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Anxiety Attack Symptoms

By Darlene Zagata ; Updated July 27, 2017

The symptoms of an anxiety attack can be terrifying. People who suffer from severe anxiety live in fear of their next attack. Anxiety can affect all areas of a person’s life. In fact, it can keep her from living her life to the fullest.


An anxiety attack comes on without warning. In some cases, there may be a trigger that prompts the anxiety attack. For example, a social situation or public speaking event may cause anxiety in someone who suffers from social phobia. It is not always necessary for an attack to be triggered by an event or situation. At times, an anxiety attack may occur when the person seems to be calm and relaxed.


There are several physical symptoms associated with anxiety attacks. Symptoms and their severity may vary according to the individual. Each attack may be different, with symptoms being less or more severe. Listed below are the symptoms associated with anxiety attacks. Dizziness Rapid heartbeat Flushed feeling Difficulty breathing Fatigue Sweating Nausea Stomach cramps Feeling of dread Heart palpitations Trembling Hyperventilation Headache Chest pain


When a person experiences a sudden anxiety attack for the first time, she may feel as if she is dying. People often associate such an episode with a heart attack. Although a person may be in perfect health, the physical symptoms of an anxiety attack are very intense. After an initial attack, the person may feel that there is something wrong with her, such as heart disease.


Living with anxiety can be difficult. The constant worry about having another attack may inadvertently bring on an anxiety attack. The person who suffers from such attacks often experiences an increased sense of pressure and stress. She may avoid certain places, people or situations. People often avoid the initial place or circumstances where the first anxiety attack occurred. Those who suffer from severe anxiety may avoid work or school, which can cause added stress and difficulties at home.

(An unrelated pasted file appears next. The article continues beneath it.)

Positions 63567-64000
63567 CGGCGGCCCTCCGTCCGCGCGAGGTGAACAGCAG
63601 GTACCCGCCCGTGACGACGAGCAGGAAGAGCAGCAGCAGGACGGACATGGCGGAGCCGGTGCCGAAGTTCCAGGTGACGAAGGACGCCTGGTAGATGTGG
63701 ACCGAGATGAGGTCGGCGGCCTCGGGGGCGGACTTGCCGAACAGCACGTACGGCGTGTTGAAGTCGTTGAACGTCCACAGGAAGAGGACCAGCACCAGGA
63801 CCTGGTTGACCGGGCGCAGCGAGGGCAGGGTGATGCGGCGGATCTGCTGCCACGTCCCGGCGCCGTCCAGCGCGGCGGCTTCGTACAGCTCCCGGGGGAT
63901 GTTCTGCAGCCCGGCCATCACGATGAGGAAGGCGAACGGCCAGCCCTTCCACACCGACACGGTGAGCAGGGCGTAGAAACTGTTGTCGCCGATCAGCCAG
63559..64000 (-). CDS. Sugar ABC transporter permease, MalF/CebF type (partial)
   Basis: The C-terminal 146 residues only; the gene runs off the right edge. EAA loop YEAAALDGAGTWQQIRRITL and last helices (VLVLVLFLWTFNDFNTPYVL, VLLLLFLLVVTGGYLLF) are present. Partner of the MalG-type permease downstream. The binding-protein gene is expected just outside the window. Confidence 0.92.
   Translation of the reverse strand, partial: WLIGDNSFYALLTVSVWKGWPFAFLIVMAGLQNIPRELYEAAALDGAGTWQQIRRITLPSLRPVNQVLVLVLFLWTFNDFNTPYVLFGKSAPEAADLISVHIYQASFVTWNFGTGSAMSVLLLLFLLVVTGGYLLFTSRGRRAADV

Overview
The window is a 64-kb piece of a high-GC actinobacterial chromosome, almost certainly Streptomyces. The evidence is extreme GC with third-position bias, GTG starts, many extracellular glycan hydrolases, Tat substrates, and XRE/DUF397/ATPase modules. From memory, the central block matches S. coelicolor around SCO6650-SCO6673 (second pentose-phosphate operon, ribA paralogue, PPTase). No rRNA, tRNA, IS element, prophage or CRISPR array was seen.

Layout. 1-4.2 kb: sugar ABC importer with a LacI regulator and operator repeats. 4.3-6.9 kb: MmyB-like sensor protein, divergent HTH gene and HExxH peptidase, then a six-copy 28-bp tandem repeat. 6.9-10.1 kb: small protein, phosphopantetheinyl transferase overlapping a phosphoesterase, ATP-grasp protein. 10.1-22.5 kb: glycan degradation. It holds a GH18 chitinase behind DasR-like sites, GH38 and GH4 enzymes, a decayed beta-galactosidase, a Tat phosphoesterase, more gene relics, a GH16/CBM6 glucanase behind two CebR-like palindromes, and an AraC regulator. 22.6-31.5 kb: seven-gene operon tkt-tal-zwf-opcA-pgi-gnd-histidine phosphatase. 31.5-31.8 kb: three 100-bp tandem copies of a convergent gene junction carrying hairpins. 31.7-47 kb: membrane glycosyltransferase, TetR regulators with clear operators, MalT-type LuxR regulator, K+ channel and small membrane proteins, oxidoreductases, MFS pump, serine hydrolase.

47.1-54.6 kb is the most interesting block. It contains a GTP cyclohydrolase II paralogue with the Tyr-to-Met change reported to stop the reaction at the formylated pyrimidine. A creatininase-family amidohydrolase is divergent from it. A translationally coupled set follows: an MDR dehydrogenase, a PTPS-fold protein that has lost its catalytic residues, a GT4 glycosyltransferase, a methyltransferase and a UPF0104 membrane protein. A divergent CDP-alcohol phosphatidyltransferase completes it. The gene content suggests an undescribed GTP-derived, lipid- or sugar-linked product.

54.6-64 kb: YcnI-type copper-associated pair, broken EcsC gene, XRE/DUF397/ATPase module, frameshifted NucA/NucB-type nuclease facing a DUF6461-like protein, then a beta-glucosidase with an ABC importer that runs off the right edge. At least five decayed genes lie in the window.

Anxiety attacks can be controlled through medication, stress reduction and behavioral therapy. Medication can be beneficial in getting the anxiety attacks under control especially if the attacks are severe and occur frequently. Medication will relieve the physical symptoms. Behavioral therapy is useful in helping the anxiety sufferer face his fears and learn to re-create his thought patterns in a more positive manner. Therapy can also help with stress reduction. Meditation and breathing techniques help lessen the severity of physical symptoms when an anxiety attack occurs.

Expert Insight

People who suffer from anxiety may feel as if they are alone. They may feel alienated or as though they are unusual. They are not alone. According to information at AnxietyPanic.com, 6.8 million people are affected by generalized anxiety disorder, and many more are affected by other anxiety-related disorders. Joining a support group for anxiety sufferers can help a person realize that he is not alone or abnormal.

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